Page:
So, I joined a dozen or so online art forums, and started trawling for promising character artists. I visited personal sites, emailed the authors, and posted in both English and French (because actually, the manga craze hit France sometime earlier than it hit the US, and so French sites were a particularly rich place to look for talent). Of course, I didn't get a lot of response. Many people never responded, some simply weren't interested in doing work on a free software project, and so on. But four artists did respond, and we set to work on designing characters.
Ironically, I discovered that it's just as hard for an art project to find interested programmers as it is for a programming project to find interested artists. We had a lot of ideas for a game engine, but we never actually got one that satisfied our requirements, and I was not (then, at least) capable of writing it myself. This turned out to be the demise of The Light Princess project.
Of course, the artists eventually lost interest and left the project and so it stalled. Two of them were teenagers then. By now, they are probably engaged in their own careers and very well might not have time for a free game project.
Since then, I've kept my eyes and ears open for any developments that might help give The Light Princess a new start, or indeed help new game projects succeed much better.
One thing that really does help is to de-couple the problems of coordinating game artistic design and game engine development.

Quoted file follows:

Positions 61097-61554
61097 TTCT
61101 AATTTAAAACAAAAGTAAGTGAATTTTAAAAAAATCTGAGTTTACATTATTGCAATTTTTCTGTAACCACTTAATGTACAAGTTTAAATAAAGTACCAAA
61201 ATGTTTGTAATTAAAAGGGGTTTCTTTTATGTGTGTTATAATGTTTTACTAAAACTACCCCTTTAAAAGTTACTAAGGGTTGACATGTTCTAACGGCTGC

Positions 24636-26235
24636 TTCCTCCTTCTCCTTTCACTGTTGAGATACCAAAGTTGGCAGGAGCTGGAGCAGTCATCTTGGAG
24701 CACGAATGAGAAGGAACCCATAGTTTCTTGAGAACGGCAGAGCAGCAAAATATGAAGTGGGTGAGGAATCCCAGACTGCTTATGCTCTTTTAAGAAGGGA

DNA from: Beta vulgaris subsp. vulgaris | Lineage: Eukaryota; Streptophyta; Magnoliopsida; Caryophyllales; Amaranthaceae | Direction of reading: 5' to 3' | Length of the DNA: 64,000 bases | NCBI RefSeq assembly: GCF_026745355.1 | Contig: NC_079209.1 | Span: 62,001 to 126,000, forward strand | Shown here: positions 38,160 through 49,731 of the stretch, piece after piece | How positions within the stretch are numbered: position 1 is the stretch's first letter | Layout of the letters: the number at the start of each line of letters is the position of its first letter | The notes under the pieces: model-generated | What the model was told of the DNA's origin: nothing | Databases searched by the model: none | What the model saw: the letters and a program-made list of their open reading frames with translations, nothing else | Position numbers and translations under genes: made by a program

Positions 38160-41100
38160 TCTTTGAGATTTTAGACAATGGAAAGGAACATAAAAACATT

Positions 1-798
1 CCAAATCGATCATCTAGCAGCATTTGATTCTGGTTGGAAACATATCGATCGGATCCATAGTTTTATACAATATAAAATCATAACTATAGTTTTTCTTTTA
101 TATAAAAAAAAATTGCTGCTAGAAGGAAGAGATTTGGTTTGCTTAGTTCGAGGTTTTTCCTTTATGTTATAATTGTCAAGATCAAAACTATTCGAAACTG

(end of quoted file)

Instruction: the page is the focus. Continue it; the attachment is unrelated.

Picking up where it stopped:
The Libre Games Wiki, and of course, general-purpose free software repositories like Sourceforge and Freshmeat have done a good job for game engines and related software.
Also, sites like CC Mixter and especially Jamendo have proved useful for finding appropriately-licensed music.
Until recently, though, game graphic arts have continued to be awkward. There have been collection sites online for things like game sprites, but the licensing has been very erratic, non-existent, or even fraudulent (leaving the would-be user to try to decipher "license grants" like "thz my own, free 2 use, K THX?" scribbled into an image margin of images which might be original or might just be ripped from some commercial game -- who knows?).
This is the hole that a site like Open Game Art fills: it collects in a Drupal-based CMS 2D artwork and 3D computer models of game elements: characters, props, and even settings (there is a collection of "castle parts", for instance). Although, the collection is still small (the site started earlier this year), some of the contributed art is top-notch.
In addition to soliciting contributions from the community, the site developer has also set up a donation system which he uses to commission art for the site.
Having such a pool of resources available to game developers will make it much easier to get over that first hurdle of getting a playable game, as well as making it possible to develop entire small games using free resources. This will make it easier for games to reach a "critical mass" where they can attract contributions on their own. Also, I think having cool graphics to work with will probably inspire developers who might otherwise not even consider launching a game project.
In retrospect, it's probably the project I "should've" started if I wanted to challenge the game arts problem. As it stands, now I don't have to, and instead I hope to be able both to contribute to the site and to make use of it.